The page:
The long-sealed well (pictured left) was, according to local legend, dug by African slaves brought to Taiwan by the Dutch East India Company in the mid-1600s. It's said to have been an excellent year-round water source, never drying out even in times of drought. Covered over during the Japanese occupation, it was rediscovered in 1955 and is now a national third-grade relic. It's in Lane 146 Ziqiang Street, Tainan City (台南市自強街146巷), not far from Tainan Park and the TRA Station. You'll find it easily if you follow the excellent bilingual walking maps posted on roadsides around the city.
It seems political correctness influenced the translation of the well's name from Chinese to English. In Chinese, 烏鬼井 literally means 'black ghosts well' – a less than flattering term for people of African descent.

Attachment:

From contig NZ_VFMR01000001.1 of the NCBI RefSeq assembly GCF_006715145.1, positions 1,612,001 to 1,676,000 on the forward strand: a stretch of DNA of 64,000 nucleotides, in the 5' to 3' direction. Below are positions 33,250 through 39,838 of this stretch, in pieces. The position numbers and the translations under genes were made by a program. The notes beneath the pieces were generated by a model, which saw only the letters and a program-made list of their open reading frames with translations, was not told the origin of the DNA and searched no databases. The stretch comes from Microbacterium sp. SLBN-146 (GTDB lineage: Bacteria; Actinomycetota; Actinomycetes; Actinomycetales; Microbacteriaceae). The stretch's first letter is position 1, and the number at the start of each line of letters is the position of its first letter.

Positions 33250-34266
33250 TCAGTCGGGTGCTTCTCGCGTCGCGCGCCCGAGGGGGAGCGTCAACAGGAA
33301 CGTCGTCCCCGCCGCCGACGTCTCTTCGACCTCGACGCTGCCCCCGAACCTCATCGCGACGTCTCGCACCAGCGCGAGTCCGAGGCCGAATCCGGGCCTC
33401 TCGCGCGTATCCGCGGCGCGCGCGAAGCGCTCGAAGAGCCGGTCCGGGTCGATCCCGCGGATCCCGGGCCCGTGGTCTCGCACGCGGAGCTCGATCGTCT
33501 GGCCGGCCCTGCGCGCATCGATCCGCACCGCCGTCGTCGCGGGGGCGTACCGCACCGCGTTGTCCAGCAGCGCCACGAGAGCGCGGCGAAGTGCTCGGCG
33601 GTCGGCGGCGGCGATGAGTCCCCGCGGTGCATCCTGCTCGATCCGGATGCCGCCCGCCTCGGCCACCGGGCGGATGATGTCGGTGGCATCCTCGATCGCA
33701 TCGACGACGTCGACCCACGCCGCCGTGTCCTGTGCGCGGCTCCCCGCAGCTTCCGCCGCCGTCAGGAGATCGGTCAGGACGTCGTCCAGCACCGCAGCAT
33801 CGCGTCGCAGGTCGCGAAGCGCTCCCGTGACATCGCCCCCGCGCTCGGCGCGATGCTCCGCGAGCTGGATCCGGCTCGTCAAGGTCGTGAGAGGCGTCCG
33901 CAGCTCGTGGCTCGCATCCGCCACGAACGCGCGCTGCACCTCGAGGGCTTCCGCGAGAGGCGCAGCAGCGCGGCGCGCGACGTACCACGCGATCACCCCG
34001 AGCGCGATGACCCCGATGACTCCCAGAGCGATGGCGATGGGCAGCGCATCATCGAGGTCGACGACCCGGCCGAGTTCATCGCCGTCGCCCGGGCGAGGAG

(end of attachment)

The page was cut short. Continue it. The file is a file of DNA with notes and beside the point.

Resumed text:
The hand-written notice tied to the streetlight asks local residents not to let their dogs urinate or defecate here. To be honest, there isn't much to see here. The old alleyways of Ziqiang Street are worth a wander, however.
Friday, September 18, 2009
The Well of the Black Africans
Posted by Steven Crook... at 3:47 PM
Labels: history, Tainan, things that aren't in the guidebook
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